Wednesday, June 17, 2009

Morty "Botanical" Sherbet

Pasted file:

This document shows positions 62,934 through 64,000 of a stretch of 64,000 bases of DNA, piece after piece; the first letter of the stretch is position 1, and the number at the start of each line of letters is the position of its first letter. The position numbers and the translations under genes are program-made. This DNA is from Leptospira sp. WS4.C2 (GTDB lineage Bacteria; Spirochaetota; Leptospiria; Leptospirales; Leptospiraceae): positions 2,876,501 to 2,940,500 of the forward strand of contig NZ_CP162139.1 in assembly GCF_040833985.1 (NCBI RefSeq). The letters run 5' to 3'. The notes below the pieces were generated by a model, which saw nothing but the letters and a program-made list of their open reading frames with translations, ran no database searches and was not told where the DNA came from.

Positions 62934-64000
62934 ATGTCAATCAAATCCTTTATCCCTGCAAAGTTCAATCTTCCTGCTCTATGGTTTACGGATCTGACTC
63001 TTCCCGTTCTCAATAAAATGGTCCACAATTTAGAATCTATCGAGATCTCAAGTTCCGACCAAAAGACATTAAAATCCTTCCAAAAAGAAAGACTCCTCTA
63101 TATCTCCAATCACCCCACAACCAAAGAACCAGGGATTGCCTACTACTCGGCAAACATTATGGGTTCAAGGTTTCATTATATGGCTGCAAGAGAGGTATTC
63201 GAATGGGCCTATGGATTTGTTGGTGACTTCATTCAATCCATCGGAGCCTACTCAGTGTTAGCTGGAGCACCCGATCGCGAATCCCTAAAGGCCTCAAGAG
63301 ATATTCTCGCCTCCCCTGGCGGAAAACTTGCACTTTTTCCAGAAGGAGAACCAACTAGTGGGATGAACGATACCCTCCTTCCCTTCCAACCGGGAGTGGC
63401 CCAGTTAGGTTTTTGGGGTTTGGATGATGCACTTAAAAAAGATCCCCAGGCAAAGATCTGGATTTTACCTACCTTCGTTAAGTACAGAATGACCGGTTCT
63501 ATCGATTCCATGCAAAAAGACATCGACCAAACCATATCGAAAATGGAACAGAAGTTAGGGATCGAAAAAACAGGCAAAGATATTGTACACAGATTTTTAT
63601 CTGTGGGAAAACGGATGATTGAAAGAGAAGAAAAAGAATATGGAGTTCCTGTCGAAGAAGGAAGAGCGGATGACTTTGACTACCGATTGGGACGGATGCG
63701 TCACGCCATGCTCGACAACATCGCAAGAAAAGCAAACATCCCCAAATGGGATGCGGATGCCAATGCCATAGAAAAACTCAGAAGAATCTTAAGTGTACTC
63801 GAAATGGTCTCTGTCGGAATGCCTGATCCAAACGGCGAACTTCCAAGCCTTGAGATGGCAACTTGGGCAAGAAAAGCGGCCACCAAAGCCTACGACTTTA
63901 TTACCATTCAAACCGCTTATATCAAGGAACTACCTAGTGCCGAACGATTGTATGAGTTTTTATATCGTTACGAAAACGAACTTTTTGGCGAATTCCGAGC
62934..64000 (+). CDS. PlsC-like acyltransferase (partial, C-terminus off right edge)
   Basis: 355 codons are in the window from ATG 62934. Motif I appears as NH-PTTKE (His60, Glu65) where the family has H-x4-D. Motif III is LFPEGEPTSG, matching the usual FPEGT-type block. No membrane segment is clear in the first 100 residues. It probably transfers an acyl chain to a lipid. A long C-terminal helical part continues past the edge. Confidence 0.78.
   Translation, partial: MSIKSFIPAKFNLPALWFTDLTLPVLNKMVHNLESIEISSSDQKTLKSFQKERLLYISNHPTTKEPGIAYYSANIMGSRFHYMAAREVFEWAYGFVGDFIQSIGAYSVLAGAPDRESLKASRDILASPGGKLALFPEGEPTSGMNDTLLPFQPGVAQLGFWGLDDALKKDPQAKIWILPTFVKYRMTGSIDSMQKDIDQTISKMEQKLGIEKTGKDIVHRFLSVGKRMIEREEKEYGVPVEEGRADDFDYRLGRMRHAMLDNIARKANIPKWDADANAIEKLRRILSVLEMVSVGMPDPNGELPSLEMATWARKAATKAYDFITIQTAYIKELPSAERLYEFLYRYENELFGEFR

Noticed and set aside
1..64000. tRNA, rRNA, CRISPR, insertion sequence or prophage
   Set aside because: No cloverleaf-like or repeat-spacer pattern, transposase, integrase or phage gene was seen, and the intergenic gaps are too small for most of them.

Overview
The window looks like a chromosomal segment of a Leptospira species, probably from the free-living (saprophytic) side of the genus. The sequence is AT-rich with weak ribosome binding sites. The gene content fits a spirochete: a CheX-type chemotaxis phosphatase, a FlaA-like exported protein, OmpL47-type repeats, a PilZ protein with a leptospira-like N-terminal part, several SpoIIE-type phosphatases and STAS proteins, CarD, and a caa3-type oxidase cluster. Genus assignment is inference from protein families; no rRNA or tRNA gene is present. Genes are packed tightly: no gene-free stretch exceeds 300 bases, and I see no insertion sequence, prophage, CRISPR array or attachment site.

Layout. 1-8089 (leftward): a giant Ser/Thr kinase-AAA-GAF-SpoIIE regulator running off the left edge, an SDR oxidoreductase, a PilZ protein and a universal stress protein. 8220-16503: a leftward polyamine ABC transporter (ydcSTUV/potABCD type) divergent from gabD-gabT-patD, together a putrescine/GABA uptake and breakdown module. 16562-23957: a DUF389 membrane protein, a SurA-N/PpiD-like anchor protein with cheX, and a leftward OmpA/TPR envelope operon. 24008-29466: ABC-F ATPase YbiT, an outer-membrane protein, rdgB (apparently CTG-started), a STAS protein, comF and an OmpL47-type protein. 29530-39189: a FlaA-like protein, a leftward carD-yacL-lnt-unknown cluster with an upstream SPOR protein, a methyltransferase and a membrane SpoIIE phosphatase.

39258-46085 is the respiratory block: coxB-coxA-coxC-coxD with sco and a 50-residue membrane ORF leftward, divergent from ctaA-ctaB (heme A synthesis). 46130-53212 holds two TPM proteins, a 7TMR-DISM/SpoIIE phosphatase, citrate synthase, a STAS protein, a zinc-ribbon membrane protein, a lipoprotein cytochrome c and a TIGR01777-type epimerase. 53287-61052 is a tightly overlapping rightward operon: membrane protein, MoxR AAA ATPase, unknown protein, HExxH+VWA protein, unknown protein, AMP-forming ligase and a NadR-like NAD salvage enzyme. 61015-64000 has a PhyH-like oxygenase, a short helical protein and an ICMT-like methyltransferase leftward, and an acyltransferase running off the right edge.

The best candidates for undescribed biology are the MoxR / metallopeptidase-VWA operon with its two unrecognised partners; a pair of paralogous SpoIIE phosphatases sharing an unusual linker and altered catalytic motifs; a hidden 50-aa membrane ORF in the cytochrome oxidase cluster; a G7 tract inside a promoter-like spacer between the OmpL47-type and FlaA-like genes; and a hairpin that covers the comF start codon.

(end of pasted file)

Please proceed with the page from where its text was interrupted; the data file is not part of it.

Right now, all across this crazy scoop of ice cream known as Planet Earth, lonely young men are typing a certain combination of words into their computers, hoping desperately for some kind of answer. They may be sitting in a cubicle at work, a solitary bedroom in their parents' house, or perhaps a college dormitory or a coffeeshop with wireless. But wherever they are, they consider themselves plagued with a syndrome--the so-called "nice guy syndrome." What is this mysterious malady that millions of young men every day are searching the worldwide web for a cure? As we know, a syndrome is a collection of symptoms making up a single condition. What are the symptoms of this syndrome? Who has it? Is it even real? I venture to state that if a couple million men in their twenties are spending their time investigating a syndrome, then at least in their own minds this syndrome must be real. Who are we to judge? And I have seen the statistics. The owner of this web log has given me the honor and privilege of looking over his website traffic reports. These reports are fascinating. They show in great detail information about persons who visit this website--the make of computer, the location of the visitor, everything, even down to the screen resolution they've set on their machine. But the most fascinating thing to me has been what the records reveal about the exact words and phrases visitors to this website have typed into the Google search engine in order to find relief for their most pressing problem. These men type in things like "nice guy syndrome," as you'd expect, but also "how to not be a nice guy," "how to stop being a nice guy," "nice guy cure," and other surprising and perhaps distressing combinations. Now, never in my long career as a human have I, Morty "Botanical" Sherbet (not "Sherbert," damn it!) had to concern myself with being too much of a nice guy, but it does strike me as faintly ridiculous that somebody would want to try NOT to be one. I mean, shouldn't these fellas be searching for "How to BE a nice guy" or "How can I be nicer?" or something along those more enlightened lines? Sure. But you and I know that life isn't that wrapped-up and simple, and in fact, if these guys are suffering from a kind of condition that drives them in the "wee, small hours of the morning" as Francis Albert Sinatra used to sing, drives and compels them to look up answers to this syndrome the way you and I might investigate some troubling, unknown symptom that has alarmingly struck us in the night, well, who's to blame them? We may find their desire to stop being nice to be rather baffling, but there's got to be something at the bottom of this, some genuine pain or frustration, and I think it behooves us as compassionate guys and gals to look more deeply at this forbidden topic: the weird and mysterious thing known as "Nice Guy Syndrome." Let's get a woman's point of view on this topic and take a seat at my favorite restaurant, Algae & Elegance at the Raspy Puppet, with my dear friend Minerva "Sizzler" Plankton, and ask her what she thinks about this whole "Nice Guy" business. Minerva sits across from you in a dim booth, stirring her cocktail, a Radiator as it happens, with an elegant finger, a gleam of glee in her eye as she begins. "Ah, yes, the fabled 'nice guy syndrome.' Simply put, it's a crock." Your eyes bug out like they're novelty-eyes on springs when she says this. "Don't act naive with me, Morty." She stirs her drink faster and faster, causing through centripetal force the contents of her cocktail to tsunami onto the red velvet tablecloth. "There's no such thing on this phony, two-bit earth like a 'nice guy' and you know it. So how could there be a syndrome for them? It just doesn't add up. Every man I've met in this world has been a shark. Why don't you investigate that?" You ask Minerva why these young men are researching the topic, then. "Well, Morty, I don't doubt for a minute that these gents somehow THINK they're nice guys, that they're deluding themselves. Maybe they've got some kind of neurotic complex that makes them act this way, the whole 'nice guy' bit. But deep down, where it counts, do you think they're actually nice? I'd give my left arm to find a nice guy, but I know it ain't going to happen. And by the way, 'ain't' IS in the dictionary, I just checked, so before you start hounding me on my subjunctive modular whoosits, just keep your trap shut. Why do you think I come HERE every evening, to this crazy Puppet place? It's because even though I know there's not a nice guy, at least...not one for me...well, I still believe deep down for some cock-eyed reason that maybe there is. And where is he? He's sitting by himself in his long-johns staring at a computer screen trying to learn how to be a jerk! Jeepers, this world is screwy." Minerva idly fingers the cheese cubes piled up into a replica of Stonehenge that looms ominously on her plate. You ask Minerva, "So--what would you tell these guys?" Minerva snorts. "Tell 'em? I wouldn't tell 'em nothin'. Let them learn the score on their own, the hard way. Look, I gotta go. Talking about these guys has spoiled my appetite." Minerva pushes a button on the table and our portion of the floor moves through a secret moving panel in the wall behind us and we leave the restaurant like consolation-prize winners on a game show being rapidly removed from the stage.

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